May 30, 2022, 7 p.m. We have arrived at our accommodation in Serra la Nave, a small mountain chalet located around 1,750 meters above sea level on the southern slope of the volcano. A glass of wine, Tomme de l’Etna cheese, olives anddried, the aperitif has Sicilian flavors, alongside a couple of friends that we find for this stay.
The landscape is volcanic, with some lava flowswhich contrast with the predominant short vegetation at this altitude. View to the summit of the volcano and precisely on two of the four craters which make up its summit: the Bocca Nuova which is degassing abundantly at the start of the evening, and the which has become the highest point of Etna after its intense activity last year!
From here, nothing reveals the eruption in progress, because the lava comes out from the other side of the volcano, but the volcanic tremor, acontinues caused by the output of the on the surface, the recording of which can be consulted freely on is formal: keep on going !
Let the show begin !
Around 10 p.m., we take theto reach a point of view from where we hope to see the eruption. It is located at the edge of the southern rampart of the Valle Bove, a steep cliff 100 to 200 meters high that delimits a wide depression on the eastern flank of the volcano. 5 kilometers wide on average for about 7 kilometers long, this large valley hosts many of the lava flows of and as we now notice, this eruption is no exception to the rule.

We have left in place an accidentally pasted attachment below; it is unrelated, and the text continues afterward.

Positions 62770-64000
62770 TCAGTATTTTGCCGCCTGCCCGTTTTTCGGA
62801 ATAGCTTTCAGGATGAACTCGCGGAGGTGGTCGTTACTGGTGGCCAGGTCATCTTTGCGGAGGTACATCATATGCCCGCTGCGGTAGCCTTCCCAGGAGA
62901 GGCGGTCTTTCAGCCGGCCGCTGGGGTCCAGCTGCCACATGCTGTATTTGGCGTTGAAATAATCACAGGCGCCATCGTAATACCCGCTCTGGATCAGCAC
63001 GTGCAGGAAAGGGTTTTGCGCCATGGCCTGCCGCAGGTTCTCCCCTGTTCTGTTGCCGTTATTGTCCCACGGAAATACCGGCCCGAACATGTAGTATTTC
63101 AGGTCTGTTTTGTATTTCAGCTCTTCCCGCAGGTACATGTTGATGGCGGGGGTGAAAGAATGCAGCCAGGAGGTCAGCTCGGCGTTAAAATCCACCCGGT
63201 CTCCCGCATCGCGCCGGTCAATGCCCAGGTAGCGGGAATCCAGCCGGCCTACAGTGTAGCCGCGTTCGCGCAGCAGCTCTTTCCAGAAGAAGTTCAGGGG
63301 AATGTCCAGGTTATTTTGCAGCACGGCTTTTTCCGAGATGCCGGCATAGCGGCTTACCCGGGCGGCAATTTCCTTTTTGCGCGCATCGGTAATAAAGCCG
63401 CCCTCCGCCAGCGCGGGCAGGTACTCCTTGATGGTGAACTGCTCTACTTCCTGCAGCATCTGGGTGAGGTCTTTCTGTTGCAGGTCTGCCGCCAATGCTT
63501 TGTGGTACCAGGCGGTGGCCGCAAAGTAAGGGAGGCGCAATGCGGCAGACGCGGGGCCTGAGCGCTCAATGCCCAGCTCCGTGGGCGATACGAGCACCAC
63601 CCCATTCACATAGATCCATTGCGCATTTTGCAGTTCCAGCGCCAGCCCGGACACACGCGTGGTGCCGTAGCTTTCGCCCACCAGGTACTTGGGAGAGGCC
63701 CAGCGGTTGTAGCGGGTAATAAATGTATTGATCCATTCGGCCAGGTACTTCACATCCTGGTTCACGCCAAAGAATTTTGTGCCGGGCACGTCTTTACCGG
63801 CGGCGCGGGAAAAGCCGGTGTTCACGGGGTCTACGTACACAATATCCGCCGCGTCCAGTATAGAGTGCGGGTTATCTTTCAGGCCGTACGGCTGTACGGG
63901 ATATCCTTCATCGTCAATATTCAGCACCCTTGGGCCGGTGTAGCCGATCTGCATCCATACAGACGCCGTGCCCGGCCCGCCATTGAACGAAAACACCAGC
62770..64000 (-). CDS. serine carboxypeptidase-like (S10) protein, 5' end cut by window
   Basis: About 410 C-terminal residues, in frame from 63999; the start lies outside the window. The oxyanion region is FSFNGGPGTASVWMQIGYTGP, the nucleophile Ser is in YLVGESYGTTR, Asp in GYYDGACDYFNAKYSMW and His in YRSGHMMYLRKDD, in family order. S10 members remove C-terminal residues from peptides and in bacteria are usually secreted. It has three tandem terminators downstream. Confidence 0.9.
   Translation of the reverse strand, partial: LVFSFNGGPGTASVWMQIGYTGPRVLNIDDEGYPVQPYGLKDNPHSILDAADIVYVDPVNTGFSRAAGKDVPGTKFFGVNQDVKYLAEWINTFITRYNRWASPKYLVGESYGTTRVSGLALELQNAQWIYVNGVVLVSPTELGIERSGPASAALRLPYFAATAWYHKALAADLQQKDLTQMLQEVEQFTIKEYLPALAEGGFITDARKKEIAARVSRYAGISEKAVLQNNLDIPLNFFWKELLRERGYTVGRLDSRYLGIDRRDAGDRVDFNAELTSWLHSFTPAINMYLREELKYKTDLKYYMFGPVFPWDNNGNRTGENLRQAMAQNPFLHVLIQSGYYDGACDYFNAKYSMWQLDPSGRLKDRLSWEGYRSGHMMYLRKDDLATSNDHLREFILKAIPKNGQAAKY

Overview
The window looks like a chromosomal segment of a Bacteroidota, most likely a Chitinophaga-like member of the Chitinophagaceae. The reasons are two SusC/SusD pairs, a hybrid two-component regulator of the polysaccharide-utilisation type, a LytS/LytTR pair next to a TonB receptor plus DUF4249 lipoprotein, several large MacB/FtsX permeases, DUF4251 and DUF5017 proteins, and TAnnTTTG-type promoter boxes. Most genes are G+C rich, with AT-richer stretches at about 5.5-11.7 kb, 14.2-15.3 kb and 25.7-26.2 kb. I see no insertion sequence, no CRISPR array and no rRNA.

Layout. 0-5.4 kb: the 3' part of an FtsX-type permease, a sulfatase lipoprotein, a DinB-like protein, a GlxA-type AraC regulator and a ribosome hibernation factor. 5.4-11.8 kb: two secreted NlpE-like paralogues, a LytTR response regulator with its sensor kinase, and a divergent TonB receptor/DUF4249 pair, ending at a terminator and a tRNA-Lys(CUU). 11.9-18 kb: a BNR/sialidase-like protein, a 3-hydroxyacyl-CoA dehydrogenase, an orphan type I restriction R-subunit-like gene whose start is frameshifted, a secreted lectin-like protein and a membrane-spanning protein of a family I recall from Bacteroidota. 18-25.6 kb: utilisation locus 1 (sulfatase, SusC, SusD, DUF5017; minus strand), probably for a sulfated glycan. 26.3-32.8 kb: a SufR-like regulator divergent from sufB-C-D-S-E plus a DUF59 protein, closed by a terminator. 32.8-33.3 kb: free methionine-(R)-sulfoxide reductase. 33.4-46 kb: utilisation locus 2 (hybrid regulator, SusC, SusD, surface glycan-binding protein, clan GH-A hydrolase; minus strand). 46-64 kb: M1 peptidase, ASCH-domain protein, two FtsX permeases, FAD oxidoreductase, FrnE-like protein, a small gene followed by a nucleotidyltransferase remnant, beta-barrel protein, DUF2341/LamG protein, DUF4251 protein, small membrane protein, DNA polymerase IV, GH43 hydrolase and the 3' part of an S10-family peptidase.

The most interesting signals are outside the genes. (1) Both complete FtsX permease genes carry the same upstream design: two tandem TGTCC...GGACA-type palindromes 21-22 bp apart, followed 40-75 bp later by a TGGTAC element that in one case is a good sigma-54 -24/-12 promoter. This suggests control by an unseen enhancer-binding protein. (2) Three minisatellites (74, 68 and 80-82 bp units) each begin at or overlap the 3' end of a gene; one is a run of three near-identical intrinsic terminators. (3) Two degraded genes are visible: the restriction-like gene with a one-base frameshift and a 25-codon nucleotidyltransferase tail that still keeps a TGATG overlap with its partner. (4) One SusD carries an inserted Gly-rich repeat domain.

The show is already superb, red and orange in the dark night. The incandescence of the lava is reflected in the gases exhaled by the flows, creating a kind of bewitching reddish cloud
Although being a little more than 5 kilometers below the eruptive zone, we can quite clearly distinguish the various flows which are active simultaneously and whose fronts have reached the foot of the slope formed by the steep slopes at the top of the Valle del Good.
With the binoculars and the zoom of the camera, we spot perfectly the pieces of lava which, sometimes, detach from the flows and which come to roll, jump, burst into several pieces, to then stop at the bottom of the slope. From here, you can’t see the eruptive vents, but the spectacle is already superb, red and orange in the dark night. L’lava is reflected in the exhaled by the flows, creating a kind of bewitching reddish cloud. How lucky to be there!